• Re-use items! It saves money and earth's resources, reduces air and water pollution. There are so many items we use daily that we CAN re-use repeatedly if we just take the moment to clean it, fold it, wrap it. A few examples of items I try to re-use regularly are rubber bands (I've created a colorful ball that contains them and looks like a small sculpture at my desk), paper (I print on the backs of all full-sized pieces and staple together pads for notes from envelopes and smaller pieces), foil, plastic bags, and many glass jars I wash, dry and re-use as long as I'm able. I will look for more ways in 2012 that I can re-use instead of buy new.
  • Watch your seafood! Our oceans and sea life are vital resources integral to a healthy planet and people. The Monterey Bay Aquarium makes choices easy with their Seafood Watch website and handy pocket guides and smart phone and mobile apps.
  • Plug the holes! Filling gaps around doors and windows is easy because we can see and fill them, but finding the usually plentiful "invisible" holes in our homes requires performing a blower-door test for a nominal (in the end money-saving/energy saving) fee. Most of our heat and cooling is lost through these larger "invisible" crevices that can run from basement to attic. Once you find them you can seal them with non-toxic caulk or foam.

Monday, December 26, 2011

How to Clean Even Hard-to-Remove-Spills From Glass & Ceramic Stove Tops - Eco-friendly, Frugal Home Tips

I'm of the firm belief that most specialty cleaners are not only overly priced, but are often not the best products for the jobs they are marketed for, and often do not work at all.

Current case in point are the cleaning products made especially for cleaning ceramic and glass top stoves. I know this because we recently purchased one of these ranges and while cooking our holiday meal this weekend the applesauce bubbled out of its pot and onto the glass where it quickly caramelized then burned to a dark black, hard-as-rock recalcitrant mess.

To remove the easy to get schmootz and cooking debris I went over the surface with a warm water and dish soap soaked sponge. Remaining was the black rock-textured blob of burnt sugar, so I pulled out the next weapon from my cleaning arsenal , a heavy duty scouring pad, which took the surface off the burnt sugar but no matter how much elbow grease I put into the task, it could not budge the lithic blob entirely. At this point I pulled out the specialty cleaner, made only to clean glass and ceramic stove tops like ours. Let me be frank here, the specialty cleaner did NOTHING toward removing the cooked on sugar. I began to panic mildly at this point, thinking I'd ruined our brand new, not inexpensive appliance, but pulled out the one tool I knew could make short shrift of the rock, IF it didn't scratch the surface, which I was pretty sure it wouldn't, but was fearful because all the literature that comes with the range says NOT to use anything rougher than a scotch-brite-like scouring pad and the cleaning product they say to use--which doesn't work. What is a cleaning woman to do?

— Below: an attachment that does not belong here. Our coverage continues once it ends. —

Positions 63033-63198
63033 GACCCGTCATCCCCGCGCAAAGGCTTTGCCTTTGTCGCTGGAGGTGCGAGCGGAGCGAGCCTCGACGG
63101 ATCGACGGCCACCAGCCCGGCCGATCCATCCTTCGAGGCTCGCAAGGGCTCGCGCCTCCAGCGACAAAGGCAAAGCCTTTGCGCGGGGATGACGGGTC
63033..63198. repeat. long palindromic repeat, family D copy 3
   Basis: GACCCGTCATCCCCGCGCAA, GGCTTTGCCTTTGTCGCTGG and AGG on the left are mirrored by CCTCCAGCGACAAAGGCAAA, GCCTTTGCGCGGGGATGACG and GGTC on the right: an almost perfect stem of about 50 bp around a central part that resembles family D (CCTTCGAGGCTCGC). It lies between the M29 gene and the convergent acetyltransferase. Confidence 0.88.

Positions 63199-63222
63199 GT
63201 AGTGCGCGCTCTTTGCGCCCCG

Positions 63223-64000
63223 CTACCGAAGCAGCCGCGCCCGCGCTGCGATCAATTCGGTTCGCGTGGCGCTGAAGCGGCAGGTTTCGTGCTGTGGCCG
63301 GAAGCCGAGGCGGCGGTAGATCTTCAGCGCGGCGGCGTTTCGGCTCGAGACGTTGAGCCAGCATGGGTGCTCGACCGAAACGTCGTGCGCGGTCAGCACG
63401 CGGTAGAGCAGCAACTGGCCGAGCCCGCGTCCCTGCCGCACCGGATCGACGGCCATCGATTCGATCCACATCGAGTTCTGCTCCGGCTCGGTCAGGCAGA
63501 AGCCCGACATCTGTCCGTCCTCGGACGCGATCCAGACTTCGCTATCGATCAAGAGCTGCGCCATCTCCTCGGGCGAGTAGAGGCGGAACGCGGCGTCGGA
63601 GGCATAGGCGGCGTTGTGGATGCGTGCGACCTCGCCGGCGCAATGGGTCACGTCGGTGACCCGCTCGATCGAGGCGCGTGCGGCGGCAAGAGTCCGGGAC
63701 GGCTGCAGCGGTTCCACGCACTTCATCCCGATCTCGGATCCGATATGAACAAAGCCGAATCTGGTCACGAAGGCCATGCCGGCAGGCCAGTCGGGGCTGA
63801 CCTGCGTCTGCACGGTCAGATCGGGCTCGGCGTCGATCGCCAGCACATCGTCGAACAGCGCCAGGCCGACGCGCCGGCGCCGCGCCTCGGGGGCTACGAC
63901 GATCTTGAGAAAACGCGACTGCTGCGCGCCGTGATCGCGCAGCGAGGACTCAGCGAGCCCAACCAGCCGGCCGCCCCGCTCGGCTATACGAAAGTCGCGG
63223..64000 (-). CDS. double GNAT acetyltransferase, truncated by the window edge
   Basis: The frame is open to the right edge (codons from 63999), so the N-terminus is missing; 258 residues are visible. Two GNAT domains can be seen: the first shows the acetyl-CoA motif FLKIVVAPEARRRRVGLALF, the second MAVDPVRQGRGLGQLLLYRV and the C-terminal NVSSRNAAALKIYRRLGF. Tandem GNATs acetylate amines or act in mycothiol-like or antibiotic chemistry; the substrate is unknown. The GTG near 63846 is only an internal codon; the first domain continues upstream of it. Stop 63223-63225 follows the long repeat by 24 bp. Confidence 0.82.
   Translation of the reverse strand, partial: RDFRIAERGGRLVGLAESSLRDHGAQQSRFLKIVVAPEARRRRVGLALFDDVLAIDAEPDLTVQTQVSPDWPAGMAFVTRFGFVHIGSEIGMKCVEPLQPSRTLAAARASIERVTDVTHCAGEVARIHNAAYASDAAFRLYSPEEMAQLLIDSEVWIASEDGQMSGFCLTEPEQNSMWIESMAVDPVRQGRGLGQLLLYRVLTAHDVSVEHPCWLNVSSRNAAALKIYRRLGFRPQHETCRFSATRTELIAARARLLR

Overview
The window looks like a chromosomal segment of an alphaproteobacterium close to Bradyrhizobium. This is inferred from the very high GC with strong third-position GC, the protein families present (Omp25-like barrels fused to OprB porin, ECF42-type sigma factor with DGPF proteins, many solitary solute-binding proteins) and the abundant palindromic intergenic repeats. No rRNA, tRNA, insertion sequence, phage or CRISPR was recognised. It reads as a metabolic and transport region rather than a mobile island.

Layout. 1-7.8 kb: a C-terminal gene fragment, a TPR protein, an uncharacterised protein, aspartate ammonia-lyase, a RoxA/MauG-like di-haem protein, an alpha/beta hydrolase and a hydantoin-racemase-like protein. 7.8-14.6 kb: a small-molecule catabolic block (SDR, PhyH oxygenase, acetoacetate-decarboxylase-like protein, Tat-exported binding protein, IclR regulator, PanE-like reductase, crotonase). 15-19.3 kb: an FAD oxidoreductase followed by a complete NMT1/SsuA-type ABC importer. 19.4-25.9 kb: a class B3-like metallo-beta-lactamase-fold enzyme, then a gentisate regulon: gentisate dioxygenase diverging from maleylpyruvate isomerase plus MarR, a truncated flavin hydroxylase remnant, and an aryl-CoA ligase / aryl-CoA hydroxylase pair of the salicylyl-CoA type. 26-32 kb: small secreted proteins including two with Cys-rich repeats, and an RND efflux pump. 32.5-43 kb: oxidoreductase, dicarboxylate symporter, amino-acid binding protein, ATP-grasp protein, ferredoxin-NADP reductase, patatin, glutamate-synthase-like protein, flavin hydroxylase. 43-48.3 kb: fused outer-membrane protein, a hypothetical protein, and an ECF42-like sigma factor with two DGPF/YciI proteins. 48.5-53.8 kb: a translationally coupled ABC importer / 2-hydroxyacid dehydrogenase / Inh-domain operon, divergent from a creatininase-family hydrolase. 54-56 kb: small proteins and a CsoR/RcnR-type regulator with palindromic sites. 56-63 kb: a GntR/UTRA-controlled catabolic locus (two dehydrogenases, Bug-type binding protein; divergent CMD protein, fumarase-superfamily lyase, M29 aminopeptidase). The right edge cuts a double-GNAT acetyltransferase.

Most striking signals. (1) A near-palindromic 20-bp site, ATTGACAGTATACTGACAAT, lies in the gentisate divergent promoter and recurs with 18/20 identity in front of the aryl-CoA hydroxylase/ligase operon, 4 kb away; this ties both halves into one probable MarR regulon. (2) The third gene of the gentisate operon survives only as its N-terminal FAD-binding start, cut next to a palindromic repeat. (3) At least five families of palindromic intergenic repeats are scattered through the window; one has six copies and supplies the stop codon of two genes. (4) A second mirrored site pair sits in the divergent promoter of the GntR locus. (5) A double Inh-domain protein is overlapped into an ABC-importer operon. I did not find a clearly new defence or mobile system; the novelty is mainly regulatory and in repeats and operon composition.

Break the rules, of course. I first squeezed a large dollop of dish soap directly onto the spill. Then, slowly and carefully I scrubbed in a circular motion with one of my favorite green cleaning tools, a metal scouring pad, on a small patch to test. Miraculously, the black began lifting easily, and as I thought, it did NOT scratch the surface a bit. Within a minute or two of scrubbing in this way, then wiping with a clean, wet sponge to remove the loosened residue, the stove top was sparkling like the first day we got it!